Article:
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Children's Voice Article, November/December 2002

Executive Directions

by Shay Bilchik

The story of John S. is a familiar one. His parents divorced when he was 6. When he was 8, his mother appeared unable to care for him and his brother, so John was plucked from his home and shuttled from foster home to group home throughout his youth--15 placements in 11 years, to be exact. As you might expect, this young boy quickly built up a wall to keep out anyone who might try to connect with him--foster parents, child care professionals, even other children.

But if his childhood began like many others, it ended as relatively few end. As a teenager, John was sent to a boys' home in Albion, Michigan, where he encountered a few individuals who simply wouldn't give up on him, despite his many attempts to keep them at bay physically and verbally.

In recounting stories from his youth in an article for CASA's magazine, The Connection, John singled out one particular man, Mr. Wilson, who believed in him and encouraged him to cultivate his talent in athletics and academics. They forged a bond on the basketball court, but it extended beyond the gym, and thanks to that connection John S. is more widely known as John Seita, an Assistant Professor at Michigan State University, a former program director with the Kellogg Foundation, and the author of several books on childhood development and program evaluation. (His latest book is Kids Who Outwit Adults, with Larry Brendtro, [Sopris West, 2002].)

Make no mistake, the time between meeting his mentor and earning his doctorate was not easy by any means--it included stru gles with academics, alcoholism, and romantic relationships--but a single connection gave him the strength to triumph over those obstacles.

Stories like Seita's explain in brilliant detail my response to a foundation representative who recently asked me to name the most important component to successful outcomes for youth: connectedness. In retelling the story of his childhood, Seita points out how he felt connections, whether praying or looking through the newspaper box scores for the exploits of his favorite baseball team, the Cleveland Indians. Clearly, we all feel the need to be connected to one another. Whether it's a romantic partner, a teacher, a mentor, an athletic team, or a community group, we feel most alive when we feel connected to someone or something outside ourselves.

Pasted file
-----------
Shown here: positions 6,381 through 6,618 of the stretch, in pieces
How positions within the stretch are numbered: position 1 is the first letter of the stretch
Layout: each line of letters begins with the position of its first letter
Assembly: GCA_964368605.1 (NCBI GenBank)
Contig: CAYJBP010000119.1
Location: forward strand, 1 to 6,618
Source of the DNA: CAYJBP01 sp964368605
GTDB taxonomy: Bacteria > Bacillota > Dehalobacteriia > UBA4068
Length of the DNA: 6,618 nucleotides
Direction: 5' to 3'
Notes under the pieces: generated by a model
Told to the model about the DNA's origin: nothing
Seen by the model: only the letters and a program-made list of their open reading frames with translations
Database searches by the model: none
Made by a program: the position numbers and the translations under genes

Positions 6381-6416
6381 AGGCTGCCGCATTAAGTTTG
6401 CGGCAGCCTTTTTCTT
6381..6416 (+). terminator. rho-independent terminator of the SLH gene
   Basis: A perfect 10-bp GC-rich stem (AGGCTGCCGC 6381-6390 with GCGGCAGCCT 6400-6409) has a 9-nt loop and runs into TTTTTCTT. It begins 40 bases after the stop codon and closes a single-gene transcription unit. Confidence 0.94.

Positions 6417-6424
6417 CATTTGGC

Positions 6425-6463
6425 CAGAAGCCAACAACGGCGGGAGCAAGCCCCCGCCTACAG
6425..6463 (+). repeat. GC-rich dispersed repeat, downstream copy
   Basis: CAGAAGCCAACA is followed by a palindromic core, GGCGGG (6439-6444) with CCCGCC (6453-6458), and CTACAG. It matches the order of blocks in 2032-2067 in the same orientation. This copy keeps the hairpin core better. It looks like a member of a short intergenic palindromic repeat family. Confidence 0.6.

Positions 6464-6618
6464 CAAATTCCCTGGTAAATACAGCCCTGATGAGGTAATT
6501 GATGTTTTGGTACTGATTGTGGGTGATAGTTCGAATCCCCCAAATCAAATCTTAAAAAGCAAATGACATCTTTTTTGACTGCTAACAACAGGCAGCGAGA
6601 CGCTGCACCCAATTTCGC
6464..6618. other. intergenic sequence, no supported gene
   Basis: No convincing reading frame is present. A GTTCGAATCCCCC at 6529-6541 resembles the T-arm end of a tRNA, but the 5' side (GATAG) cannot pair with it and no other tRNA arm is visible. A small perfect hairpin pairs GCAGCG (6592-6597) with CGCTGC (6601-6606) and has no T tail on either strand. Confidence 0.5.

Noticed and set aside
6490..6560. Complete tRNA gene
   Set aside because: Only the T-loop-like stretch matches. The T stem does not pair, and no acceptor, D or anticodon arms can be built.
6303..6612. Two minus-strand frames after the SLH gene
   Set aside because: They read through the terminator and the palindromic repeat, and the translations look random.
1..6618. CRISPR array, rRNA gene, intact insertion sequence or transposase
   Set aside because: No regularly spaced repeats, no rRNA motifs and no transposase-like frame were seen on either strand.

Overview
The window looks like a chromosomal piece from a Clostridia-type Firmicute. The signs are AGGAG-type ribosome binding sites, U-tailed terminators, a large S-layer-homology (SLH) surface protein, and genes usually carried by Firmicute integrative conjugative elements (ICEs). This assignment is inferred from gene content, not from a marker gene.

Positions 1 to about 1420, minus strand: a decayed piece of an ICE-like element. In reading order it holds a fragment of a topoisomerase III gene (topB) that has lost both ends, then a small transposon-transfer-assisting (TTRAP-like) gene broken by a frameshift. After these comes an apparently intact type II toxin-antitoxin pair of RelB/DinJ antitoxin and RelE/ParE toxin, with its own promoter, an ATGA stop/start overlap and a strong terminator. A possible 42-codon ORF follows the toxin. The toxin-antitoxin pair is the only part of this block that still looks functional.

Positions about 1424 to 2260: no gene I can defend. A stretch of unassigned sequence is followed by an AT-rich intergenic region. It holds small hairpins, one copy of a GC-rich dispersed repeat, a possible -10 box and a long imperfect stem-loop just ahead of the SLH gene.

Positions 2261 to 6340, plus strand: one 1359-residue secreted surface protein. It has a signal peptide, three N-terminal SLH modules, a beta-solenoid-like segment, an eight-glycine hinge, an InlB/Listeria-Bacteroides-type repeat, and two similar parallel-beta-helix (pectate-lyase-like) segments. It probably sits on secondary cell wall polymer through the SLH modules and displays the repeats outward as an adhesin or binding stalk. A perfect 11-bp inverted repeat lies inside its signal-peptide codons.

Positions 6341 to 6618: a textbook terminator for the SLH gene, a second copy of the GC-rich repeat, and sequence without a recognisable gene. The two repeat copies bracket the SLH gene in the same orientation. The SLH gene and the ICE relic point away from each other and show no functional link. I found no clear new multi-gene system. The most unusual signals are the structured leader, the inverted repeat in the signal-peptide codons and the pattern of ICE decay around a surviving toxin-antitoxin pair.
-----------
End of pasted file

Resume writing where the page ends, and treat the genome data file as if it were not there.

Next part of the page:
But if these connections are the vital link between a child and success, many of the children we encounter in our field see every connection as a double-edged sword. Many have forged relationships with those close to them, only to be hurt when those connections were severed through no fault of their own. Many children blame themselves even then. That's why we must make that extra effort to connect, no matter how many times we're rebuffed, whether a child is quiet and shy or obstinate and even violent. As Seita said in recounting his story, "In spite of being outwardly resistant to relationships, inwardly I craved them... [In fact,] the nature and strength of those relationships transcended any particular model program or treatment modality that I experienced."

That means no matter what program you're working in; no matter the size of your agency, government or nonprofit; no matter your role as mentor, child care worker, foster parent, adoptive parent, or biological parent; and no matter your level of experience in our field, you can be the key to a child's future.

Some of the most important connections I made when I was younger were with teachers, like my third grade teacher, Mrs. Scranage, who taught me that taking care of others was of such great importance--she gave us her diet Metrecal and traded us for our Hostess cupcakes, cleverly giving us a more nutritious offering without our becoming any the wiser (and enriching herself as well, some might say). My 11th grade English teacher, Ms. Tobin, taught me the power of the written and spoken word with challenging assignments in a course on Utopia. And my college professor, Jack Faricy, convinced me that I could achieve just about anything to which I put my mind and spirit--providing me constant feedback and reassurance through my demanding studies as a business major.

Years after the classes have come to an end, I may not be able to diagram a sentence or explain complex Keynesian economic theories, but the more important lessons remain with me. In the same way, although we can't underestimate the ways in which developmental psychology, programmatic research, and legislative initiatives contribute to our work, it's important to remember that, once in a while, a single connection can make all the difference. In fact, sometimes it's the only thing that can.

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